What always amazes me when I’m there is the remarkable resilience and stubborn sense of hope that so many young Palestinians share.
Maybe I was biased in the sessions I chose to attend, but it seemed like social-emotional learning—also referred to as life skills, softs skills, or transferable skills—was popping up a lot at the Comparative and International Education (CIES) annual conference in Vancouver.
Our collective efforts have yet to open fully the doors of opportunity to millions of young women who every day seek the dignity and independence that comes only with a decent and stable job.
A new study published by the American Academy of Pediatrics, Global Prevalence of Past-Year Violence Against Children, has gathered information from sources around the world to offer a global picture of the treatment of young people. What they’ve found is unacceptable: children and teens face deplorably high rates of violence.
Nineteen-year-old Oussama and his five siblings grew up in a two-room home in Bordj El Kiffan, a sprawling suburb in northern Algeria. He grew up knowing the importance of hard work, and he also witnessed what can happen when you don’t have something to strive for in life.
The campus of the Indian Institute of Management in Bangalore was abuzz with activity. Participants from across the learning spectrum had gathered for the annual Quest 2 Learn summit. The two-day event centered on the most pressing issue in skills development: bridging the gap between education and the skills required in today’s workforce.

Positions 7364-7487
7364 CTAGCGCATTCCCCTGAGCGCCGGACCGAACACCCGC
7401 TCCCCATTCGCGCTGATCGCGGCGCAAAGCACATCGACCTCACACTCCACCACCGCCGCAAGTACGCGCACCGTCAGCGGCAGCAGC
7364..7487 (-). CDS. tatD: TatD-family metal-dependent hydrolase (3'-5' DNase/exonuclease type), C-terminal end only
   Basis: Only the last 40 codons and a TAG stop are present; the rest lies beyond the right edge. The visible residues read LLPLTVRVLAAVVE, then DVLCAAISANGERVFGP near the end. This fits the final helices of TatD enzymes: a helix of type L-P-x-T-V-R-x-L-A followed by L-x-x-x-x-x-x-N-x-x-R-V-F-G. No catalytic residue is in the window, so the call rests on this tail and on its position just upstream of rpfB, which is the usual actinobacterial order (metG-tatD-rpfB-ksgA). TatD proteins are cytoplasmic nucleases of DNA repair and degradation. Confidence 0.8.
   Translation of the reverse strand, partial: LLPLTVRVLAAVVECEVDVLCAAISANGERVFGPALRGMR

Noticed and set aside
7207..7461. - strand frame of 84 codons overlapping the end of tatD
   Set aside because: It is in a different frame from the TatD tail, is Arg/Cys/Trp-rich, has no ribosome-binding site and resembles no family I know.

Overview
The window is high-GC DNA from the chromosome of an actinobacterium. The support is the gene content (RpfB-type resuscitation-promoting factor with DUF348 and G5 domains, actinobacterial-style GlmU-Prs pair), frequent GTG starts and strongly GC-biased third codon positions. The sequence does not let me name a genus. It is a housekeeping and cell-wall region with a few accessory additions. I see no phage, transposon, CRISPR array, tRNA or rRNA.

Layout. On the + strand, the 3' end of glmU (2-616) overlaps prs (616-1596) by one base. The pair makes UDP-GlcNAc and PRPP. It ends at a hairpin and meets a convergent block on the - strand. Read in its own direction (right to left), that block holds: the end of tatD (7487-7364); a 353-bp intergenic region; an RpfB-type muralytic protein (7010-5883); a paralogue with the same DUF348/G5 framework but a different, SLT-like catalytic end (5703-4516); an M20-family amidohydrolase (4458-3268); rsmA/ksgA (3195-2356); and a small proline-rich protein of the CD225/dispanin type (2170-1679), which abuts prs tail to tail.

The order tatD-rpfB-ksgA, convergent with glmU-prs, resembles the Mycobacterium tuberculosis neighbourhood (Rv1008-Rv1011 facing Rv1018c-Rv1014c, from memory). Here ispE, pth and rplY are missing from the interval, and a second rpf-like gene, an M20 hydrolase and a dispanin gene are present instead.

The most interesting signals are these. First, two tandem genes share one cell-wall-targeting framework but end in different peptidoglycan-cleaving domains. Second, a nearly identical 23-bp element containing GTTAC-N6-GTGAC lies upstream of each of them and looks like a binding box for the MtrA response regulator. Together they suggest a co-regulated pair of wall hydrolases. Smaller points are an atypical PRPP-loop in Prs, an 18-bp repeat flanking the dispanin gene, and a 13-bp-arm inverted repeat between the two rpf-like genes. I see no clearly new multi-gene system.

Twenty-two year-old Hodda Taibi grew up in Cherchell, a coastal town in northern Algeria. The youngest of six siblings, she worked hard at the University of Algiers, earning a license to practice accounting and finance in 2015. Yet despite her qualifications, Hodda was unsure of what to do next. Should she look for a job? Continue her studies? With one out of four Algerian youth unemployed, job success was no guarantee.
When I was growing up a resettled refugee in New Hampshire—having emigrated from Vietnam—life wasn’t always easy, things didn’t always make sense, and ends didn’t always meet. I didn’t have much, but I always had soccer.
Meet Maninguisse, 18, who shares the benefits of the IYF Passport to Success® life skills training he received at his high school in Mozambique.
Marta, an electrical engineering student in Mozambique, recounts how life skills training has helped her to be more outgoing and achieve her goals.